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Tautology – saying the same thing twice or more – is one of the standout features of business writing. There are three main reasons that it’s so prevalent: it’s often used for emphasis, it’s easier than rewriting or finding a better word, and it’s a sure sign that the writer hasn’t thought hard about what they’re saying.

Here’s a classic example of using tautology for emphasis, from a major utility company:

“One of our key priorities is to be number one for customer service.”

Somehow for this writer, priority just didn’t sound important enough.

Similarly (and coincidentally from another utility company), we have this:

“Delivering the highest levels of service is a primary focus.”

Focus does sound limp here but it’s easier to use a tautology than to find a better word or rewrite the sentence.

Here’s one from the world of local government:

“Employees and Members of the Council are encouraged to establish and maintain positive, helpful and friendly relationships with all of our customers.”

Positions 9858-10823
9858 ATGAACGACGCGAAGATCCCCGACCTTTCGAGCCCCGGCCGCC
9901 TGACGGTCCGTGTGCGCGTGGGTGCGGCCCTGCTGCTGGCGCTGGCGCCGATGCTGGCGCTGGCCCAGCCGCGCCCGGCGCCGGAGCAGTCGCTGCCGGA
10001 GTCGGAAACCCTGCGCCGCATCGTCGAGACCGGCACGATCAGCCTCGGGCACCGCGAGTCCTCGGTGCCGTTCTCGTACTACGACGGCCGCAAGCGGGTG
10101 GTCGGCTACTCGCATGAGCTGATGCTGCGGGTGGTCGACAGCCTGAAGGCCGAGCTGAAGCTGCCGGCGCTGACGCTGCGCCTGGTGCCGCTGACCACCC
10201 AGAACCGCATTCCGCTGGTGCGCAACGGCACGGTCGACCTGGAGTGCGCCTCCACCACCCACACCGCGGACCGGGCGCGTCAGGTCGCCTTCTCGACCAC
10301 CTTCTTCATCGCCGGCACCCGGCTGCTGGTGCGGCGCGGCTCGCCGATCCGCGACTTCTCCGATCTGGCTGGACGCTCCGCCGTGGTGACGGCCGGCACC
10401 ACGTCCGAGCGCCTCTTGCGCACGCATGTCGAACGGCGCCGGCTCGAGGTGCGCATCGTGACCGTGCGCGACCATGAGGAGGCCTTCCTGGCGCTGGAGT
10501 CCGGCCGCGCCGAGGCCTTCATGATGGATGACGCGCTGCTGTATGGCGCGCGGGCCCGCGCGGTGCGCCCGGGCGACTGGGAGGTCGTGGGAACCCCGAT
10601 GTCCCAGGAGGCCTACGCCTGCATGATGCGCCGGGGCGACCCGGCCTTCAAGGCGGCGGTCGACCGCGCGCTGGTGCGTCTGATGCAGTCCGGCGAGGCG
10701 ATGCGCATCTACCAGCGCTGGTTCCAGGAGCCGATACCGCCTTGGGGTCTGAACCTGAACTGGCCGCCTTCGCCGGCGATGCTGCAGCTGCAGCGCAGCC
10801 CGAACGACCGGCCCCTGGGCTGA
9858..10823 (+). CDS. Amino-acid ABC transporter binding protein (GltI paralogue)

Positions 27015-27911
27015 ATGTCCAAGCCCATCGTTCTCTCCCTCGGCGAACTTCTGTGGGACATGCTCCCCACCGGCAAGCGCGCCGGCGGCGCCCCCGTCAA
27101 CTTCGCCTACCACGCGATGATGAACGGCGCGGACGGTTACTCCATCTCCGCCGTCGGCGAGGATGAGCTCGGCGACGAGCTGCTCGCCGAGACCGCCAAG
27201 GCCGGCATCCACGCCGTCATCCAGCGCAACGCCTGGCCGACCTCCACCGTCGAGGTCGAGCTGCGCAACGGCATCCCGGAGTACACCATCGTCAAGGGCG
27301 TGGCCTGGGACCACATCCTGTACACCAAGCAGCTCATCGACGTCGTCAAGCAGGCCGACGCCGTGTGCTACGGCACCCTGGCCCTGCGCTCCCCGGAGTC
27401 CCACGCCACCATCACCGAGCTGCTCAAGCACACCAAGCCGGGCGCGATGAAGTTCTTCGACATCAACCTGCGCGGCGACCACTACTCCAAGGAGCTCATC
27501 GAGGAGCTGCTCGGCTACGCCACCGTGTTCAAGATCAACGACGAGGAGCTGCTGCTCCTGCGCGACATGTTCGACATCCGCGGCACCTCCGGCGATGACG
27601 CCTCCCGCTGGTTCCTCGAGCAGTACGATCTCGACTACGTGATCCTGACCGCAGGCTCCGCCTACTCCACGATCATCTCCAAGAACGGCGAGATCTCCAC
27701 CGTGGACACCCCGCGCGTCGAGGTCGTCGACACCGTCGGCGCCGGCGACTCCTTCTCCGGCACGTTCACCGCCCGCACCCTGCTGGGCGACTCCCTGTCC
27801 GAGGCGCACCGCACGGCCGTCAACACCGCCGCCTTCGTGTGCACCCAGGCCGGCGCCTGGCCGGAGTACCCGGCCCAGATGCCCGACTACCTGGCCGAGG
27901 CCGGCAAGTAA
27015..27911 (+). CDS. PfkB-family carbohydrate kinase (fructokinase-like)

Presumably whoever wrote this could imagine relationships that were positive but unhelpful or negative but friendly.

The next one you’ll see all over the place. This time it’s a major accountancy firm that’s to blame:

“A turbulent summer of sovereign debt crises in the US and Europe, sharp equity market falls and signs of slowing growth around the world, are affecting the future prospects for the world and UK economies.”

At least they were clear that it’s future prospects they’re talking about, otherwise how would we have known?

Here are two more you’ll see all the time, both from FTSE 100 companies. There’s something about corporate responsibility that encourages this sort of thing:

“Our size and scale give us a big responsibility.”

“It’s also about supporting and helping the communities where we work, and being a good neighbour.”

Finally, a stinker from one of our largest law firms. This one must have been dreamt up by committee:

“They include meeting obligations to publish data on our people demographics.”

Enough said.

Find out more

Three grammar ‘rules’ you should ignore

 

Photo by William Clifford